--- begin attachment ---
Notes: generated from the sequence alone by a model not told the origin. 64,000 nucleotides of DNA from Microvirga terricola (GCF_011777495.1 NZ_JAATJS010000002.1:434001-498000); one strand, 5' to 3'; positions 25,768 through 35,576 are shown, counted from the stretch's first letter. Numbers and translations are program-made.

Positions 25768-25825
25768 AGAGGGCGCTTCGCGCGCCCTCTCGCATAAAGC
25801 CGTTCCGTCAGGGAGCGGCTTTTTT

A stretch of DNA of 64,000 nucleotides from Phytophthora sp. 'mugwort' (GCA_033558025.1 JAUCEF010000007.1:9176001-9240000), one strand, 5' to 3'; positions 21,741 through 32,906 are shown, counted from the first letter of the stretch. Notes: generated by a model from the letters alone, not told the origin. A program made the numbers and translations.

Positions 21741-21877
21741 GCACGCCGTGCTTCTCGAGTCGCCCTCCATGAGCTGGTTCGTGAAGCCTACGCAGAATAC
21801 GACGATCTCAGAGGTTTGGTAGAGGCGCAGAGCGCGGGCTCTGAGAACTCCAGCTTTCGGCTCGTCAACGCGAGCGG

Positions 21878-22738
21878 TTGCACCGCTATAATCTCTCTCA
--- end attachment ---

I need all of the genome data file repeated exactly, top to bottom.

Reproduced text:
Notes: generated from the sequence alone by a model not told the origin. 64,000 nucleotides of DNA from Microvirga terricola (GCF_011777495.1 NZ_JAATJS010000002.1:434001-498000); one strand, 5' to 3'; positions 25,768 through 35,576 are shown, counted from the stretch's first letter. Numbers and translations are program-made.

Positions 25768-25825
25768 AGAGGGCGCTTCGCGCGCCCTCTCGCATAAAGC
25801 CGTTCCGTCAGGGAGCGGCTTTTTT

A stretch of DNA of 64,000 nucleotides from Phytophthora sp. 'mugwort' (GCA_033558025.1 JAUCEF010000007.1:9176001-9240000), one strand, 5' to 3'; positions 21,741 through 32,906 are shown, counted from the first letter of the stretch. Notes: generated by a model from the letters alone, not told the origin. A program made the numbers and translations.

Positions 21741-21877
21741 GCACGCCGTGCTTCTCGAGTCGCCCTCCATGAGCTGGTTCGTGAAGCCTACGCAGAATAC
21801 GACGATCTCAGAGGTTTGGTAGAGGCGCAGAGCGCGGGCTCTGAGAACTCCAGCTTTCGGCTCGTCAACGCGAGCGG

Positions 21878-22738
21878 TTGCACCGCTATAATCTCTCTCA